Toronto Twitter reacts to the U.K.’s decision to leave the European Union
An ocean and several thousand kilometres of land separate Toronto and the United Kingdom, but the implications of the U.K. referendum on its European Union membership were followed closely here—partly for sport, and partly with an eye to possible financial effects on Canada.
As the Brexit polls closed, the mood in Toronto was nervous about which way the vote would swing.
I feel like Canadians should give Europeans tips on coping with referendum stress. Skype & talk you through it? #Brexit
— David Rider (@dmrider) June 23, 2016
As results began to trickle in around 7 p.m. local time, it appeared the Leave campaign had fared better than expected, and the value of U.K. currency fell off a cliff.
I’m not an economist. That good, right? pic.twitter.com/MDli8LuQhd
— Dan Rebellato (@DanRebellato) June 24, 2016
— ブラッド (@Blake3987) June 24, 2016
The sharp plummet in the pound has reinforced my theory that there's a James Bond type villain behind #Brexit
— Andrew Tumilty (@AndrewTumilty) June 24, 2016
— Dani Taylor (@dtayl) June 24, 2016
By 10 p.m. in Toronto, the results were on a knife edge, with neither side clearly winning.
Whoa. This is intense. #Brexit
— Amanda Grant (@amandamgrant) June 24, 2016
— Mike Crawley (@CBCQueensPark) June 24, 2016
+250% spike in "what happens if we leave the EU" in the past hourhttps://t.co/9b1d6Bsx6D
— GoogleTrends (@GoogleTrends) June 24, 2016
Canadians, of course, know all about tight referendums, and minds turned back to the Quebec vote in 1995. (“Quebexit?”)
Woah, the #brexit is literally like the 1995 Québec referendum vote.
— Hervé St-Louis (@ToonDoctor) June 24, 2016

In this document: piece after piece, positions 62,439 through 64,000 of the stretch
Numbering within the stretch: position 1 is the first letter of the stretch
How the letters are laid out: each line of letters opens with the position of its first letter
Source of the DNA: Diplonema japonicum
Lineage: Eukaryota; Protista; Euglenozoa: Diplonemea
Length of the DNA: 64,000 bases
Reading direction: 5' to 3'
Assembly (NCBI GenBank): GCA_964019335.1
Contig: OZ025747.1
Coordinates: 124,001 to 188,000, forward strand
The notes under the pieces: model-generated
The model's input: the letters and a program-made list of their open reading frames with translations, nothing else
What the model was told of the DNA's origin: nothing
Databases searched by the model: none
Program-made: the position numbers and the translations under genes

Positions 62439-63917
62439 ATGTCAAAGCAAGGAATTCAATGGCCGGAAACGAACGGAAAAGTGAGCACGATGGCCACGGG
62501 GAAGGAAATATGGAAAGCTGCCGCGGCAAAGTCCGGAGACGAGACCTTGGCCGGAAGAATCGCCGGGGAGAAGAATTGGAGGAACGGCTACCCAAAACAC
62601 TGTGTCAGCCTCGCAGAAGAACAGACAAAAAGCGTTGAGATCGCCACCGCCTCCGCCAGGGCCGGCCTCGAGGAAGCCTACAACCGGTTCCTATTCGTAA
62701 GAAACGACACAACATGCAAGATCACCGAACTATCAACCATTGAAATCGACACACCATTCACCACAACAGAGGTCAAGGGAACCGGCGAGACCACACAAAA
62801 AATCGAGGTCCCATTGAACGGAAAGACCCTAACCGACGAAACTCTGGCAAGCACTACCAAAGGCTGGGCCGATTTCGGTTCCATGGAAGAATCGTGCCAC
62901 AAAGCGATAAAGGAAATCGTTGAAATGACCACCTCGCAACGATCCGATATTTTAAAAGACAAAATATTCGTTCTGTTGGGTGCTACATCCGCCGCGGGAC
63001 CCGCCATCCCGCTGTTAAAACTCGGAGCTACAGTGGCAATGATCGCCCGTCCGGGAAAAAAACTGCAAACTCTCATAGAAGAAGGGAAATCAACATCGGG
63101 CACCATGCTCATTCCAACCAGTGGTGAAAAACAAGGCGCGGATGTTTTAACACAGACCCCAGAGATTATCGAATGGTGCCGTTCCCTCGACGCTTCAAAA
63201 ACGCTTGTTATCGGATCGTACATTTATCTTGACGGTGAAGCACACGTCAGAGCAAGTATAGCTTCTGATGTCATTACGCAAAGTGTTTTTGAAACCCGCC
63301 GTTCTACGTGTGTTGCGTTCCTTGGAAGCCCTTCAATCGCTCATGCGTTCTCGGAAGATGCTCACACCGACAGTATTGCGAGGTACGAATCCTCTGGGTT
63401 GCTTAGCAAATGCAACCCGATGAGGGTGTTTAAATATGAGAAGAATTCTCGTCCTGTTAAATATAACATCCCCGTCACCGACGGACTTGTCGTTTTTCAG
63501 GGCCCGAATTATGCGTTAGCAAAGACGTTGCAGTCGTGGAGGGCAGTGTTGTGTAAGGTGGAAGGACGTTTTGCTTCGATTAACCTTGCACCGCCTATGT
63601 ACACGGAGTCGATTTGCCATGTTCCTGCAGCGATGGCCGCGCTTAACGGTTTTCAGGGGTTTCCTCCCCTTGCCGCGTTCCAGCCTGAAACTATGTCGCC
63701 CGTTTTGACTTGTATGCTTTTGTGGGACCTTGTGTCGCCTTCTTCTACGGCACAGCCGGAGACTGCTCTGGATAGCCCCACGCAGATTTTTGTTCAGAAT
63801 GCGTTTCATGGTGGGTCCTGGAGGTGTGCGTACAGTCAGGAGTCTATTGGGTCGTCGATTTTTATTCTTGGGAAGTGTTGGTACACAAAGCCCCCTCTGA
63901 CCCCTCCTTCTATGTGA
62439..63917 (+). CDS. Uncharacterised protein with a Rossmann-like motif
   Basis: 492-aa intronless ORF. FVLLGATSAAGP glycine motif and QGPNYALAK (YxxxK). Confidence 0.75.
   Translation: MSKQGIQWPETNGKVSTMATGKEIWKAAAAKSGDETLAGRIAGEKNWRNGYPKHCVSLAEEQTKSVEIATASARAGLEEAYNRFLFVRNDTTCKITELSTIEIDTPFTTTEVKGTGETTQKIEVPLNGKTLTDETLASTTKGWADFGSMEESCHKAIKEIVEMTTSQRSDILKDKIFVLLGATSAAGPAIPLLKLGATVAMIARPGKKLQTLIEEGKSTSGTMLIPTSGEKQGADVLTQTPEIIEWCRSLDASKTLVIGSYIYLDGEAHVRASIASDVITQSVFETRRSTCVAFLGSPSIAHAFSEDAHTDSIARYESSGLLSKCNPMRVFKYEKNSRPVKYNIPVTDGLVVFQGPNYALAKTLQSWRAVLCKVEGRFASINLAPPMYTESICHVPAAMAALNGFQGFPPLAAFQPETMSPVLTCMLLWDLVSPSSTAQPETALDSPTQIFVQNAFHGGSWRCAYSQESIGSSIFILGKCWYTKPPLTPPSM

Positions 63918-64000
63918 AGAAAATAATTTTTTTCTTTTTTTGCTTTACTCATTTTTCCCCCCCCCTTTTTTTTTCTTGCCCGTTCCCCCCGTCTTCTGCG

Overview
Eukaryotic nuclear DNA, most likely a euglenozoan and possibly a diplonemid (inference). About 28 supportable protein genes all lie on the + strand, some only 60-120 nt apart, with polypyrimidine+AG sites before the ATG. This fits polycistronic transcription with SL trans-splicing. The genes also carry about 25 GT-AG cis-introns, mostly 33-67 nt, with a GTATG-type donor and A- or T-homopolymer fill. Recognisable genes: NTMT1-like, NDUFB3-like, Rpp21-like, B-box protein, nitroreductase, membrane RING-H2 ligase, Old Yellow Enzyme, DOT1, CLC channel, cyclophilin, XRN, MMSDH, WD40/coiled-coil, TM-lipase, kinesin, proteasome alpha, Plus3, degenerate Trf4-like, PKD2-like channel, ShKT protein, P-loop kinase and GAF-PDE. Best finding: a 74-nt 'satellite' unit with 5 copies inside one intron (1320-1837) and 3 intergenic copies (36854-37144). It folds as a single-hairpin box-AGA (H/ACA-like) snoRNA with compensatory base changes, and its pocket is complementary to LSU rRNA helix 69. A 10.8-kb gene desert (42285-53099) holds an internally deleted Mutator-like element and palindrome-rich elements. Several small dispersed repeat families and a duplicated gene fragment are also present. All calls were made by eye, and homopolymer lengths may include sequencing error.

I thought I was going to die knowing that the Quebec referendum would be the closest vote I'd ever witness.
So, thanks #Brexit.
— Adrian O (@NoNickAdrian) June 24, 2016
Memories of Québec in 1995. pic.twitter.com/VABjTebOf7
— Ian Petrie (@icpetrie) June 24, 2016
Seriously. Right down to wondering about size of status quo vote in big metropolis https://t.co/kbGYDuL499
— Martin Patriquin (@MartinPatriquin) June 24, 2016
— Nikolas Koschany (@pinecoveviii) June 24, 2016
As midnight approached, it became increasingly clear that Leave was heading for victory, and all hell broke loose.
It's like Canada is the concerned child watching her aging mother and weirdo big brother descend into chaos, unsure who to worry over first
— Paige (@PaigeKnorr) June 24, 2016
What a mess.
— ottguy (@ottguy) June 24, 2016
— Anne T. Donahue (@annetdonahue) June 24, 2016
Will there be a giant wooshing sound as companies rush through the chunnel to leave London for the continent after #Brexit?
— Dylan Reid (@dylan_reid) June 24, 2016
On the plus side, however, traveling to London just became a whole lot cheaper.
Mark Carney has a tough day ahead.
— Stephen Maher (@stphnmaher) June 24, 2016
The pound is worth a shilling now.
— Shawn Micallef (@shawnmicallef) June 24, 2016
Right around midnight Toronto time, the other shoe fell. The BBC called a Leave victory—52 to 48 percent.
— BBC Breaking News (@BBCBreaking) June 24, 2016
Bill Pullman said it better. And wasn't a fascist scumbag. https://t.co/vQ8Eu3gWsU
— Kath Halloran (@lifeonqueen) June 24, 2016
I'm stunned. I really never thought it'd happen https://t.co/rGUMMkCI9K
— Kaleigh Rogers (@KaleighRogers) June 24, 2016
— Ronan O'Beirne (@rpobeirne) June 24, 2016
can't believe that the only law now is the thunderdome #brexit
— Justin Ling (@Justin_Ling) June 24, 2016
Congratulations to the British people on choosing hope over fear by embracing a confident, sovereign future, open to the world! #Brexit
— Jason Kenney (@jkenney) June 24, 2016
By morning, the far-reaching implications of the decision were becoming clear. U.K. Prime Minister David Cameron, who backed Remain, announced his resignation, Scotland made noises about another independence referendum, and Northern Ireland’s Deputy First Minister announced a possible vote on reuniting Ireland.
— CBC News Alerts (@CBCAlerts) June 24, 2016
— Ron Wadden (@Ron_Wadden) June 24, 2016
— Tasha Kheiriddin (@TashaKheiriddin) June 24, 2016
— Stephanie Renda (@StephRenda) June 24, 2016
— Rick (@Rick_City) June 24, 2016
But, don’t worry, this is Canada.
— Taras Grescoe (@grescoe) June 24, 2016